Damien Lewis and Claire Danes both are nominated for their work in Showtime's 'Homeland' which also is up for best drama.
Something tells me Carrie and Brody are not about to happily ride off together into the sunset.
That's a guess, not a spoiler; Showtime did not make Sunday's finale of its Emmy-winning hit Homeland
(10 ET/PT) available for preview, and no plot points have leaked this
way. It just seems highly unlikely, given the past and present of TV's
most complexly dysfunctional could-be couple, that something as clear
and simple as ever-after romantic bliss is in their future.
at least, as long as there's the real possibility one of them ends up
dead. Or in jail. And in that genre-shaking uncertainty, in the very
idea that a TV series might kill off one of its two main characters or
part with actors as soul-stirringly good as Claire Danes and Damian
Lewis, lies part of the greatness of Homeland.
viewers, of course, the problem with not knowing where a show is going
is not knowing if they'll be happy when it lands. Homeland risks
much each week, and part of what it's risking Sunday is disappointment,
from those who don't feel they're getting all the answers they want and
those who don't like the answers they get.
There are open
questions, from how terrorist Abu Nazir entered the country to how much
of his plot Brody knew, that may or may not remain open. There are plot
points that may or may not pay off, which, by the way, is why you might
not want to be too quick to write off some plot you viewed as a failure.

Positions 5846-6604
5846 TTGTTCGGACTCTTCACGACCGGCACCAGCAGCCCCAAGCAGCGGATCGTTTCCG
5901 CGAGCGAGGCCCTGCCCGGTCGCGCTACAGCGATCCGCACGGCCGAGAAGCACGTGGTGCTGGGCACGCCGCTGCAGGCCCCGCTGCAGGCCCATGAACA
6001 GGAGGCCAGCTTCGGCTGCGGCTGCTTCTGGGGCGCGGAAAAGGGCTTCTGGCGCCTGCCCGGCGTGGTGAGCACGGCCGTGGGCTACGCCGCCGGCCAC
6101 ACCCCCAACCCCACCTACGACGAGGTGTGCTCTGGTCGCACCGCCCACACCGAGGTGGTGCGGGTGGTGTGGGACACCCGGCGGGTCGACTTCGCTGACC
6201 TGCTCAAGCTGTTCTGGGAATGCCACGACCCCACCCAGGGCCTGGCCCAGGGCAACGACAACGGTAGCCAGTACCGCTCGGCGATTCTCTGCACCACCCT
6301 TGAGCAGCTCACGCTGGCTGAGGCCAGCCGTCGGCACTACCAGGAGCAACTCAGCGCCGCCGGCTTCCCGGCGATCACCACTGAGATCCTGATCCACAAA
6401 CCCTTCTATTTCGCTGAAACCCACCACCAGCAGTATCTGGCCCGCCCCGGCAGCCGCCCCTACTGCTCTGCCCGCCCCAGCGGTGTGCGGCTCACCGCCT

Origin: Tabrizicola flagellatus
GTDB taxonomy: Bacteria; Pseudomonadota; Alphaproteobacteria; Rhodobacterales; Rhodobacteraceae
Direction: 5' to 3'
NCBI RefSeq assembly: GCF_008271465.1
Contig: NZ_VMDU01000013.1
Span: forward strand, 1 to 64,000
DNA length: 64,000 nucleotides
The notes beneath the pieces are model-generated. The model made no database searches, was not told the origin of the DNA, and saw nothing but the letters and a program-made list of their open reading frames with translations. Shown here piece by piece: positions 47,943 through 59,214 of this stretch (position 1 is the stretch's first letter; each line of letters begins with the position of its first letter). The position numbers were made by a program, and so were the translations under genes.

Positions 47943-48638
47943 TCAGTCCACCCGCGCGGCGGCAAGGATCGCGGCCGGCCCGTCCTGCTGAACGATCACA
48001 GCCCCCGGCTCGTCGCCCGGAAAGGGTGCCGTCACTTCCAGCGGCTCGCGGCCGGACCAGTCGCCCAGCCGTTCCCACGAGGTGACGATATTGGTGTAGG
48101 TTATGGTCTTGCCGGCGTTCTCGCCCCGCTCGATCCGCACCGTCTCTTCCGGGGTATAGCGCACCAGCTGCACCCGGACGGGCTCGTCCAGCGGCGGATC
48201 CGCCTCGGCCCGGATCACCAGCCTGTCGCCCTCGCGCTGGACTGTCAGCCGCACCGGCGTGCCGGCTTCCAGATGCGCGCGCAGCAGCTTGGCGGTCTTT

Good writers - and Homeland's
Howard Gordon and Alex Gansa are very good writers, indeed - have a
habit of planting seeds and harvesting stories when you least expect, in
ways you didn't anticipate.
Sunday, we'll see if all those seeds come to fruition, but I already know this: Nothing has happened so far to shake Homeland's status as the best television series of 2012.
it was not as universally critically acclaimed in its second season as
it was in its first, but that's to be expected. Last year's story, with
its intricate dance of deception and emotional and political resonance,
was nearly impossible to match. Last year kept us guessing as to Brody's
This year dealt with the ramifications of what we, and
soon everyone, knew: that Brody was linked to a terrorist cell, a story
it was able to explore because it was brave enough to blow Brody's cover
early on, rather than repeating the same chase in altered form from the
Because of the focus on using Brody to stop the next terror attack, some have dismissed the show as 24 redux - as if 24 were not a great show on its own, and one that any broadcast network would not be happy to have.
What's missing in that comparison, though, is the way Homeland
uses its plot to explore its characters. You'll find few finer dramatic
moments this season than Brody and Jessica's sad admission that their
marriage is over, or Carrie's early attempt to seduce Brody that left
you wondering, not just if she meant it, but if she even knew if she
meant it; or just about any step in what seems to be their mutual
descent into insanity.
Inevitably in any season, some stories work better than others. No show sped through as much plot as Homeland,
and in its rush it may not have always spent the time needed to bridge
some credibility gaps. And while Dana's much-derided auto accident no
doubt served to compound Brody's problems and speed the fraying of his
nerves, the show has probably gotten as much mileage out of teenage
angst as it's going to.
We have no way of knowing how this story
will end Sunday, though we probably all have our preferences. (An
it-was-all-a-shock-therapy dream would not be one of mine.) And until it
returns next season, we won't really know where it's heading, which is
fine. You're not supposed to know in advance where a great story is
going; you're supposed to follow along as the writer takes you there.
Count me in for the ride.